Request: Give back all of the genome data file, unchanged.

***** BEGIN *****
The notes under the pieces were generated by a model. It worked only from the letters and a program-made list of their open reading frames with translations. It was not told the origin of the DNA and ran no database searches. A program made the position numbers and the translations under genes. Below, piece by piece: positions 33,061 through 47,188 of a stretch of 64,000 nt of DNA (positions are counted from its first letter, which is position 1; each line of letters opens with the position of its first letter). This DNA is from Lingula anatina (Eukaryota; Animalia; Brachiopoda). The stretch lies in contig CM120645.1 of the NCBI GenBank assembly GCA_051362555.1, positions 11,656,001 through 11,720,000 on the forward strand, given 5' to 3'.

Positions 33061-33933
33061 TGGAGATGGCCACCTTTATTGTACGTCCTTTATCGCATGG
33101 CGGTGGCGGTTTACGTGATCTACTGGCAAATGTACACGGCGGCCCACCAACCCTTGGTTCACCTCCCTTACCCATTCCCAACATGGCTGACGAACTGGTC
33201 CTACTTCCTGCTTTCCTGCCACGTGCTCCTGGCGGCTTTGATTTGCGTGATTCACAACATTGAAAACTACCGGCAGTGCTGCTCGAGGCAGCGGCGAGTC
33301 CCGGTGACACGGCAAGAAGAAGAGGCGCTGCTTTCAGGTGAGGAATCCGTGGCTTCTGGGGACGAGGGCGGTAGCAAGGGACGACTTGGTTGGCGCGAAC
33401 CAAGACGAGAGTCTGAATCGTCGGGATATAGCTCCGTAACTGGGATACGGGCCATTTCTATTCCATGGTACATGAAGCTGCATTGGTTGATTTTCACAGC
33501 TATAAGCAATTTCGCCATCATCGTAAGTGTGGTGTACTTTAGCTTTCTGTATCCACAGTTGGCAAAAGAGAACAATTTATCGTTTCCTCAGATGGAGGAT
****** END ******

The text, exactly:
The notes under the pieces were generated by a model. It worked only from the letters and a program-made list of their open reading frames with translations. It was not told the origin of the DNA and ran no database searches. A program made the position numbers and the translations under genes. Below, piece by piece: positions 33,061 through 47,188 of a stretch of 64,000 nt of DNA (positions are counted from its first letter, which is position 1; each line of letters opens with the position of its first letter). This DNA is from Lingula anatina (Eukaryota; Animalia; Brachiopoda). The stretch lies in contig CM120645.1 of the NCBI GenBank assembly GCA_051362555.1, positions 11,656,001 through 11,720,000 on the forward strand, given 5' to 3'.

Positions 33061-33933
33061 TGGAGATGGCCACCTTTATTGTACGTCCTTTATCGCATGG
33101 CGGTGGCGGTTTACGTGATCTACTGGCAAATGTACACGGCGGCCCACCAACCCTTGGTTCACCTCCCTTACCCATTCCCAACATGGCTGACGAACTGGTC
33201 CTACTTCCTGCTTTCCTGCCACGTGCTCCTGGCGGCTTTGATTTGCGTGATTCACAACATTGAAAACTACCGGCAGTGCTGCTCGAGGCAGCGGCGAGTC
33301 CCGGTGACACGGCAAGAAGAAGAGGCGCTGCTTTCAGGTGAGGAATCCGTGGCTTCTGGGGACGAGGGCGGTAGCAAGGGACGACTTGGTTGGCGCGAAC
33401 CAAGACGAGAGTCTGAATCGTCGGGATATAGCTCCGTAACTGGGATACGGGCCATTTCTATTCCATGGTACATGAAGCTGCATTGGTTGATTTTCACAGC
33501 TATAAGCAATTTCGCCATCATCGTAAGTGTGGTGTACTTTAGCTTTCTGTATCCACAGTTGGCAAAAGAGAACAATTTATCGTTTCCTCAGATGGAGGAT